Previous studies show that animal models have been the go-to technique to study the biological consequences of aging, especially in tissues that can’t be easily sampled from living humans, like the brain. Over the past few years, researchers have increasingly turned to stem cells to study various diseases in humans. Patients’ skin cells have been turned into induced pluripotent stem cells, which have the ability to become any cell in the body. From there, researchers can prompt the stem cells to turn into brain cells for further study. However, this process, even when taking skin cells from an older human, doesn’t guarantee stem cells with ‘older’ properties. Epigenetic signatures in older cells, patterns of chemical marks on DNA that dictate what genes are expressed when, were reset to match younger signatures in the process. This made studying the aging of the human brain difficult, since researchers couldn’t create ‘old’ brain cells with the approach. The current study directly converted skin cells to neurons, creating what’s called an induced neuron (iNs) to display age-specific transcriptional profiles and age-associated changes.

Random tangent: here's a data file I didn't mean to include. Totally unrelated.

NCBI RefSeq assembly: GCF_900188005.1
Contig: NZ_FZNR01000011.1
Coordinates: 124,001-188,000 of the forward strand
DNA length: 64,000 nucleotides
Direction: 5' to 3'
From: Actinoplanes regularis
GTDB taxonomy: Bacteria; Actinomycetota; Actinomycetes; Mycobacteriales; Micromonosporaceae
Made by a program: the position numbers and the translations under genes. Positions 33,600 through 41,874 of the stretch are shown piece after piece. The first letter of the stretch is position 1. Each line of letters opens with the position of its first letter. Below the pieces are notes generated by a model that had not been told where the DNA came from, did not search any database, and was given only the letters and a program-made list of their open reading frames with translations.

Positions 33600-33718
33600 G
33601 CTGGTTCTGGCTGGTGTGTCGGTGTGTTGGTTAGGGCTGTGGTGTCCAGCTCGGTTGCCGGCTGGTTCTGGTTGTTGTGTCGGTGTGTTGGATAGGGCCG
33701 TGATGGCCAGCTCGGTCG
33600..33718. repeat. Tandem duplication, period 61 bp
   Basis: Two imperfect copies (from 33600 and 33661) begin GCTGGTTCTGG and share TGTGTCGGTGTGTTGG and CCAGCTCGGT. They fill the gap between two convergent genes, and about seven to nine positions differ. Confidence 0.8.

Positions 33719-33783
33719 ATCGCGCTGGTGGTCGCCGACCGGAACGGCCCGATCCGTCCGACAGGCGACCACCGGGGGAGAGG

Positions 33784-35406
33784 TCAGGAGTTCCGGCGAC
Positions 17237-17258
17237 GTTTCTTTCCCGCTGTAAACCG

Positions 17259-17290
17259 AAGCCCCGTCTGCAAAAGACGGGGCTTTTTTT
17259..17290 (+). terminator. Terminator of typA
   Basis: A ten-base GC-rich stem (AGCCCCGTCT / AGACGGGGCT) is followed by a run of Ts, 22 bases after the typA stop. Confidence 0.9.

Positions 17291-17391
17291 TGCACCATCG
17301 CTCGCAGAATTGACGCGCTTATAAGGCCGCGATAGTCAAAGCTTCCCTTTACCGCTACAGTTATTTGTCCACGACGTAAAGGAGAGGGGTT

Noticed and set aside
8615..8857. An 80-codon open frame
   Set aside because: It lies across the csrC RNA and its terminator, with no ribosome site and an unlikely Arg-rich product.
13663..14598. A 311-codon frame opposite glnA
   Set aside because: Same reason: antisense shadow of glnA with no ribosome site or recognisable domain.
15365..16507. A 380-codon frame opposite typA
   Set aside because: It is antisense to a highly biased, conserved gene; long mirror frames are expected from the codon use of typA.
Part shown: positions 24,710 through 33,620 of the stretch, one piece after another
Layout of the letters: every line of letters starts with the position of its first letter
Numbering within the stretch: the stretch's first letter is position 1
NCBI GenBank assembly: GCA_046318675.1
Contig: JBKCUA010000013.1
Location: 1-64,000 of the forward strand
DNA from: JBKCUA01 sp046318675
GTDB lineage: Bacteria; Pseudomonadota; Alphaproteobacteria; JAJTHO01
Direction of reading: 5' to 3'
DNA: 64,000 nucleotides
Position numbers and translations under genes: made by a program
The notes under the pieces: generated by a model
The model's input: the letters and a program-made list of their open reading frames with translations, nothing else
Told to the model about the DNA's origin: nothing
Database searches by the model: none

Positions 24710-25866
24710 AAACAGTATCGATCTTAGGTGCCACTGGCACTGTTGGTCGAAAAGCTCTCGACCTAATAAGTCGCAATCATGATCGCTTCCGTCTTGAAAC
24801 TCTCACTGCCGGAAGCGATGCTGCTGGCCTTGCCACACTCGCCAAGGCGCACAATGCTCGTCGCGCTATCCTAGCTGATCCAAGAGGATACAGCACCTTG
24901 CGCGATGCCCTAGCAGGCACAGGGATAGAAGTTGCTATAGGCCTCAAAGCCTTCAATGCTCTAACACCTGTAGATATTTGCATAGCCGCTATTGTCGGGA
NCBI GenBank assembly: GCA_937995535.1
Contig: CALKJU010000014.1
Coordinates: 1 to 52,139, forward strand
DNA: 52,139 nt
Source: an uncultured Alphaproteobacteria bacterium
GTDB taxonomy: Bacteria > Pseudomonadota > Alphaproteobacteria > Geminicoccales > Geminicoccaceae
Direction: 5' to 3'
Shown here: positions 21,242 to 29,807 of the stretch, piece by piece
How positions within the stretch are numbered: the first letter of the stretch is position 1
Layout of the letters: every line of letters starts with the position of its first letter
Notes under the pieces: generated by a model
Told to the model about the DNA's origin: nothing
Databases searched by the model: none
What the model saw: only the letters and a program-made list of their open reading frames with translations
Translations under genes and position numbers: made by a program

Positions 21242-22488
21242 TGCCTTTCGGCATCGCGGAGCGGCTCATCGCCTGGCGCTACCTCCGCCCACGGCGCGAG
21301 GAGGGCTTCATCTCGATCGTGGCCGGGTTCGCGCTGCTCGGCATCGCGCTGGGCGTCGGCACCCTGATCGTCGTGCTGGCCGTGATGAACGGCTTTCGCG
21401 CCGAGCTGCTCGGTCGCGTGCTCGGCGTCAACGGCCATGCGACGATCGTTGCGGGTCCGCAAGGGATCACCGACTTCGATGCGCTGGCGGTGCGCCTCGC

The current study used skin cells from 19 people, aged from birth to 89, and prompted them to turn into brain cells using both the induced pluripotent stem cell technique and the new direct conversion approach. The lab then compared the patterns of gene expression in the resulting neurons with cells taken from autopsied brains.
Data findings show that when the induced pluripotent stem cell method was used, as expected, the patterns in the neurons were indistinguishable between young and old derived samples. In contrast, results show brain cells that had been created using the direct conversion technique had different patterns of gene expression depending on whether they were created from young donors or older adults. The group observed that the direct conversion technique neurons showed differences depending on donor age and actually show changes in gene expression that have been previously implicated in brain aging. The researchers explain, as an example, levels of a nuclear pore protein called RanBP17 whose decline is linked to nuclear transport defects in neurodegenerative diseases, were lower in the neurons derived from older patients.
The team surmise that by using this powerful approach, the global medical community can begin to answer many questions about the physiology and molecular machinery of human nerve cells, not just around healthy aging but pathological aging as well. For the future, the researchers state now that the direct conversion of skin cells to neurons has been shown to retain these signatures of age they expect the technique to become a valuable tool for studying aging.